Lego MAZ537 8x8 Remote Control Truck

Built by gkurkowski of Brickshelf this 3.3kg behemoth is one of the most beautifully recreated replica trucks that we’ve ever featured. With superb detailing both externally and inside, gkurkowski’s MAZ is certainly befitting of the ‘Model Team’ category here at TLCB. However, this creation is much more than a static display piece…

Inside that brilliant body is a full Power Functions remote control drivetrain with power going to all eight wheels shod in LEGO’s huge 42054 Claas Xerion tyres. Each of the four axles is suspended and the first two offer four-wheel-steering powered by a Medium Motor. There’s also a V12 piston engine, LED headlights, a suspended fifth wheel/trailer hitch and opening everything.

Lego MAZ537 8x8 Remote Control Truck

It’s an incredible build and one that definitely deserves a closer look. A full gallery of over thirty images is available to view on Brickshelf, including CAD drawings of the drivetrain and WIP shots, plus you watch gkurkowski’s amazing MAZ537 8×8 in action courtesy of the video below.

YouTube Video:

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Strength in Numbers

Lego RC Pick-Up Truck

As any builder of remote control Technic creations will know, LEGO drivetrain components – especially u-joints, axle connections and gears – are often not up to the job of delivering the torque from LEGO’s excellent Power Functions motors to where it needs to go.

Gears shearing in half and u-joints snapping are problems that regularly occur, particularly if third-party battery and software products such as SBrick or BuWizz have been used to increase power far beyond what LEGO envisaged. We’ve even experienced this here at TLCB Towers, as an ‘accidental’ collision between an RC creation and a TLCB Elf can push a part past its breaking-point.

Lego Technic RC Pick-Up Truck

However Eurobricks’ Kevin Moo has designed a cunning solution to the problem, with his Toyota Tundra-esque 4×4 pick-up truck utilising two driveshafts for each of the live-axle suspended differentials.

Power is sent down both sets of components, effectively halving the load on each gear, u-joint and axle connection, and therefore the likelihood of a part failure. It’s an ingenious yet simple solution and one that enables Lego models to take more power, more reliably – watch truck trial builders use this design and then double the number of motors to end up right back where they started!

Lego Technic RC Pick-Up Truck

Kevin’s dual-driveshaft pick-up is also a thoroughly excellent model in addition to its clever driveline. Power to all four wheels comes from a single XL Motor with a Servo for steering, there’s superb live-axle suspension front and rear, opening doors, hood, tailgate and load cover, LED lights, and a realistically detailed body too.

There’s much more to see of Kevin’s brilliant build on Eurobricks via the link above, and you watch how the dual-driveshafts work via the top-quality video below. Take a look whilst we see whether breaking parts in ‘accidental’ collisions with TLCB Elves is a thing of the past (it’s all for science).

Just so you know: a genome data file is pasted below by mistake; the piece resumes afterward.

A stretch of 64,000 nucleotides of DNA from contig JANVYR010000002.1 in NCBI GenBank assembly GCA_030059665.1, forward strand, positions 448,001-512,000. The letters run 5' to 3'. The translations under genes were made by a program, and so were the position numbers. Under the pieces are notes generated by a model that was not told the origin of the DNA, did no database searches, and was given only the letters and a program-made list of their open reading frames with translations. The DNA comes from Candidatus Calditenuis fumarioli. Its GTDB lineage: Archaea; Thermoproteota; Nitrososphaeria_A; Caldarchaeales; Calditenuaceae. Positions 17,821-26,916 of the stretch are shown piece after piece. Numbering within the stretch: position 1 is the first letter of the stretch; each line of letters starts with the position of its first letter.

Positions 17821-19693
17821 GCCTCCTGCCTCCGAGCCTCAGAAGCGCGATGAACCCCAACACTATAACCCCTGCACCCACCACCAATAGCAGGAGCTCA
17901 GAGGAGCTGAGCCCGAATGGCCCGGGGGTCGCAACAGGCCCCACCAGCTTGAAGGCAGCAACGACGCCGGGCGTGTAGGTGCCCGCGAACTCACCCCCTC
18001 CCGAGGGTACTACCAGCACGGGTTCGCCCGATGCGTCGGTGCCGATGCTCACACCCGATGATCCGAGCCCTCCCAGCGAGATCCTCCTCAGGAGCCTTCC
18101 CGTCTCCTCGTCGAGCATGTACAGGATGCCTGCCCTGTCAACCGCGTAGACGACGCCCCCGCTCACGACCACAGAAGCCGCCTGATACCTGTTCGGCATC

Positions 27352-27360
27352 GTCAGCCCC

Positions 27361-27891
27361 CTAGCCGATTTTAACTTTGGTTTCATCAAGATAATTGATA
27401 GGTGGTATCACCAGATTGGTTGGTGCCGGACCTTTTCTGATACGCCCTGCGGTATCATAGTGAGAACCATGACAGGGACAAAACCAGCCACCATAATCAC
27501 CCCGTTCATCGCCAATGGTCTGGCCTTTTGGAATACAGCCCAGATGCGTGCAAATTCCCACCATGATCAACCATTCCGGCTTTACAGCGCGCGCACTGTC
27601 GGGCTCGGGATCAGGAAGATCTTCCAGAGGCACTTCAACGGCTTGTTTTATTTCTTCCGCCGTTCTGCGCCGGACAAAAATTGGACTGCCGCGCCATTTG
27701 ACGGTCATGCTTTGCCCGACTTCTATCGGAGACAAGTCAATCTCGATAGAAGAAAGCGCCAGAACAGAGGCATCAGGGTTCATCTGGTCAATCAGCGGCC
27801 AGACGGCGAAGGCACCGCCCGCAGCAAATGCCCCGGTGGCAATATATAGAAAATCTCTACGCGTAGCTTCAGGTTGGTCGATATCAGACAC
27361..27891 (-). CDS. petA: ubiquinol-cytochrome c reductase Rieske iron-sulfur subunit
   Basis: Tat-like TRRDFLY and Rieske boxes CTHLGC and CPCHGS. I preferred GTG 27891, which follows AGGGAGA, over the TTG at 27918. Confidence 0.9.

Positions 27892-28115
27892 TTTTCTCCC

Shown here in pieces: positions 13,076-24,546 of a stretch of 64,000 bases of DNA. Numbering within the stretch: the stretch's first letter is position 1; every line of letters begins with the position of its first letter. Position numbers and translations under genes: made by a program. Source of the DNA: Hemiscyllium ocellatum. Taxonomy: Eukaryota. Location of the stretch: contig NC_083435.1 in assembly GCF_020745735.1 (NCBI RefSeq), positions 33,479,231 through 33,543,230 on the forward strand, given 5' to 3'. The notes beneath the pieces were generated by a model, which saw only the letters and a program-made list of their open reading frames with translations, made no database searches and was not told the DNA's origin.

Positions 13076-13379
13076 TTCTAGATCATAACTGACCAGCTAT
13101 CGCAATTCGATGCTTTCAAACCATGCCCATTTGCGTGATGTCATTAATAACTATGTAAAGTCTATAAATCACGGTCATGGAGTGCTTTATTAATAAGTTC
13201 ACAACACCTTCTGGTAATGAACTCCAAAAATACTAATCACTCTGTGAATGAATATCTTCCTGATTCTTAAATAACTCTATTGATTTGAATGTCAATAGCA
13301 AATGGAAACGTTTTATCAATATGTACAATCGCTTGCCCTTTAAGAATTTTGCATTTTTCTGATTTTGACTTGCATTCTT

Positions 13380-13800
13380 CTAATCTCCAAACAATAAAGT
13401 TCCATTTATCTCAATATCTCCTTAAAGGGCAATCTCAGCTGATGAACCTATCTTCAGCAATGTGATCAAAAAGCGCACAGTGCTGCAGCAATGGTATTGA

YouTube Video

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My Other Car’s a McLaren

Lego Technic McLaren 570S

The average Bugatti owner has at least another fifty cars at his or her disposal. That means there’s a good chance they own one of these too, McLaren’s brilliant 570S. Well now – if you’re a LEGO Bugatti owner – you can too, because previous bloggee Lachlan Cameron has created this stunning McLaren 570S Spider purely from the parts found within the 42083 Technic Bugatti Chiron set.

Lego Technic McLaren 570S

Built in collaboration with two other previous bloggees, Lachlan’s 42083 B-Model features an 8-speed gearbox with neutral and reverse, a V8 engine, working steering, suspension, LED lights, plus opening doors, hood and engine cover. There’s much more to see of Lachlan’s amazing Spider at the Eurobricks forum, and you can see all the images at the Flickr album by clicking here.

Lego 42083 Bugatti B-Model McLaren 570S

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Slowly Smushing

Lego Technic RC Dakar Truck

It’s been a while since the last episode of Elf-on-Elf violence (even Elven behaviour during this year’s FIFA World Cup even proved uneventful, unlike the last one), however today we’re back to earth with a bump, thanks to this (admittedly incredible) fully remote controlled Dakar rally truck by Lucio Switch.

Driven by four XL motors with a Servo for steering, plus live-axle suspension, pneumatically controlled differential locks powered by an on-board compressor, LED lights and SBrick bluetooth control, Lucio’s Dakar truck is an engineering masterpiece. All of that lot makes it supremely capable off-road, where it can slowly climb over almost anything. Elves included.

Lego Technic RC Dakar Truck

As is the way with heavy remote control Technic models Lucio’s truck is pretty slow, and certainly no match for a fleeing Elf. But if a trap of sticky-side-up parcel tape has been laid by one of the little scumbags, the truck’s slow speed (but massive weight) are – if anything – advantageous to a good smushing.

So cunning was this inventive new use for sticky tape that we almost respect the Elf that did it. Almost. Because not only did we have to collect some thoroughly smushed Elves, they had to be pulled off the parcel tape too, which was not appreciated by them one bit.

We’re now going to look into a more secure stationary storage solution whilst you can check out all of the superb images of Lucio’s amazing creation on Flickr, plus you can join the discussion and watch the truck in action via the Eurobricks forum.